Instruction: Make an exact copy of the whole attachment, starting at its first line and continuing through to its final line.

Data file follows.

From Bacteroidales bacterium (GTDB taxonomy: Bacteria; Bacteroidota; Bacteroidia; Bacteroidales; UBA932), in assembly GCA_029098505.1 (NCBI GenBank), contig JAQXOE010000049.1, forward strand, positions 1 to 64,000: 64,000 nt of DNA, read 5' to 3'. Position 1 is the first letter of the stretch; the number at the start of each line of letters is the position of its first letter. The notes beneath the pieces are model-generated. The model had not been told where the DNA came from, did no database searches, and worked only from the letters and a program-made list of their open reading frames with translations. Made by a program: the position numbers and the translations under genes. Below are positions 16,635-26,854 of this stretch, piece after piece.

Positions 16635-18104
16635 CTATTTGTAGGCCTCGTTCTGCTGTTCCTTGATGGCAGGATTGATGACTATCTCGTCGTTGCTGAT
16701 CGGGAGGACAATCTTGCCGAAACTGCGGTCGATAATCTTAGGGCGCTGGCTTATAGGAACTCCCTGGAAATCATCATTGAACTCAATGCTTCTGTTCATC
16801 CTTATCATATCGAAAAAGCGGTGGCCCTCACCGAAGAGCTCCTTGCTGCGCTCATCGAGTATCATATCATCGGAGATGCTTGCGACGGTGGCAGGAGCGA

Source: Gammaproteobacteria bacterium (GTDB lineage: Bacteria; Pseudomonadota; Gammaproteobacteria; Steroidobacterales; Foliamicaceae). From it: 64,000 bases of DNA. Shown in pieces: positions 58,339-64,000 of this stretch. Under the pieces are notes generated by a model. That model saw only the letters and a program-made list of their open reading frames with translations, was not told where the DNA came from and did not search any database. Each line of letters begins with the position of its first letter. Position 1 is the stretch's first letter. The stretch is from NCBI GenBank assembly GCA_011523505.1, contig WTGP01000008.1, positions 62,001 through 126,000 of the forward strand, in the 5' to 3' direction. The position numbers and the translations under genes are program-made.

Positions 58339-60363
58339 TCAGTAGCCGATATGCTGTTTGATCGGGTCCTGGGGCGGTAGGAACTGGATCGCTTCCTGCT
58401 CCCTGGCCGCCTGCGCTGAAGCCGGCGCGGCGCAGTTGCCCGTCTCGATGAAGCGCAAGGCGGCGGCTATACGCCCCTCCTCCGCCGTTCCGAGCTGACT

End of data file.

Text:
From Bacteroidales bacterium (GTDB taxonomy: Bacteria; Bacteroidota; Bacteroidia; Bacteroidales; UBA932), in assembly GCA_029098505.1 (NCBI GenBank), contig JAQXOE010000049.1, forward strand, positions 1 to 64,000: 64,000 nt of DNA, read 5' to 3'. Position 1 is the first letter of the stretch; the number at the start of each line of letters is the position of its first letter. The notes beneath the pieces are model-generated. The model had not been told where the DNA came from, did no database searches, and worked only from the letters and a program-made list of their open reading frames with translations. Made by a program: the position numbers and the translations under genes. Below are positions 16,635-26,854 of this stretch, piece after piece.

Positions 16635-18104
16635 CTATTTGTAGGCCTCGTTCTGCTGTTCCTTGATGGCAGGATTGATGACTATCTCGTCGTTGCTGAT
16701 CGGGAGGACAATCTTGCCGAAACTGCGGTCGATAATCTTAGGGCGCTGGCTTATAGGAACTCCCTGGAAATCATCATTGAACTCAATGCTTCTGTTCATC
16801 CTTATCATATCGAAAAAGCGGTGGCCCTCACCGAAGAGCTCCTTGCTGCGCTCATCGAGTATCATATCATCGGAGATGCTTGCGACGGTGGCAGGAGCGA

Source: Gammaproteobacteria bacterium (GTDB lineage: Bacteria; Pseudomonadota; Gammaproteobacteria; Steroidobacterales; Foliamicaceae). From it: 64,000 bases of DNA. Shown in pieces: positions 58,339-64,000 of this stretch. Under the pieces are notes generated by a model. That model saw only the letters and a program-made list of their open reading frames with translations, was not told where the DNA came from and did not search any database. Each line of letters begins with the position of its first letter. Position 1 is the stretch's first letter. The stretch is from NCBI GenBank assembly GCA_011523505.1, contig WTGP01000008.1, positions 62,001 through 126,000 of the forward strand, in the 5' to 3' direction. The position numbers and the translations under genes are program-made.

Positions 58339-60363
58339 TCAGTAGCCGATATGCTGTTTGATCGGGTCCTGGGGCGGTAGGAACTGGATCGCTTCCTGCT
58401 CCCTGGCCGCCTGCGCTGAAGCCGGCGCGGCGCAGTTGCCCGTCTCGATGAAGCGCAAGGCGGCGGCTATACGCCCCTCCTCCGCCGTTCCGAGCTGACT